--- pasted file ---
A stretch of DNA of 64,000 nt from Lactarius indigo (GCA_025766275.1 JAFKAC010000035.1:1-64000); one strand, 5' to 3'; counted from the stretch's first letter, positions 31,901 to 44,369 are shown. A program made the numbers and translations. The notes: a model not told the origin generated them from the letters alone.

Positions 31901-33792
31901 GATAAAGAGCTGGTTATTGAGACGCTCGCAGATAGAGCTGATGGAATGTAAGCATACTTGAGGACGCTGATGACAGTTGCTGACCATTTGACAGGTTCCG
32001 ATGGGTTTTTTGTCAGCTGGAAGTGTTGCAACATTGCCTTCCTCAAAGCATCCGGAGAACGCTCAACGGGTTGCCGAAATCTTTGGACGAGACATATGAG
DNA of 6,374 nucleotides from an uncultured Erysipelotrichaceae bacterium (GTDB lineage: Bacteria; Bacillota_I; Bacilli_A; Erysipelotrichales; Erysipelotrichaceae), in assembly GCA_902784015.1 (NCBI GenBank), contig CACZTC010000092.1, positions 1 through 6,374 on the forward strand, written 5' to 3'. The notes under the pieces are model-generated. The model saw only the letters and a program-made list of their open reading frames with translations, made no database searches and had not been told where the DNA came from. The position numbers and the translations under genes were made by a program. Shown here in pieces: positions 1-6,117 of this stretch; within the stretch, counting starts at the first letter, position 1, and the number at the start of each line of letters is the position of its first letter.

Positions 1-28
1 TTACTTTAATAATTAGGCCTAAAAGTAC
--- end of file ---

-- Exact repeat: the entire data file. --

A stretch of DNA of 64,000 nt from Lactarius indigo (GCA_025766275.1 JAFKAC010000035.1:1-64000); one strand, 5' to 3'; counted from the stretch's first letter, positions 31,901 to 44,369 are shown. A program made the numbers and translations. The notes: a model not told the origin generated them from the letters alone.

Positions 31901-33792
31901 GATAAAGAGCTGGTTATTGAGACGCTCGCAGATAGAGCTGATGGAATGTAAGCATACTTGAGGACGCTGATGACAGTTGCTGACCATTTGACAGGTTCCG
32001 ATGGGTTTTTTGTCAGCTGGAAGTGTTGCAACATTGCCTTCCTCAAAGCATCCGGAGAACGCTCAACGGGTTGCCGAAATCTTTGGACGAGACATATGAG
DNA of 6,374 nucleotides from an uncultured Erysipelotrichaceae bacterium (GTDB lineage: Bacteria; Bacillota_I; Bacilli_A; Erysipelotrichales; Erysipelotrichaceae), in assembly GCA_902784015.1 (NCBI GenBank), contig CACZTC010000092.1, positions 1 through 6,374 on the forward strand, written 5' to 3'. The notes under the pieces are model-generated. The model saw only the letters and a program-made list of their open reading frames with translations, made no database searches and had not been told where the DNA came from. The position numbers and the translations under genes were made by a program. Shown here in pieces: positions 1-6,117 of this stretch; within the stretch, counting starts at the first letter, position 1, and the number at the start of each line of letters is the position of its first letter.

Positions 1-28
1 TTACTTTAATAATTAGGCCTAAAAGTAC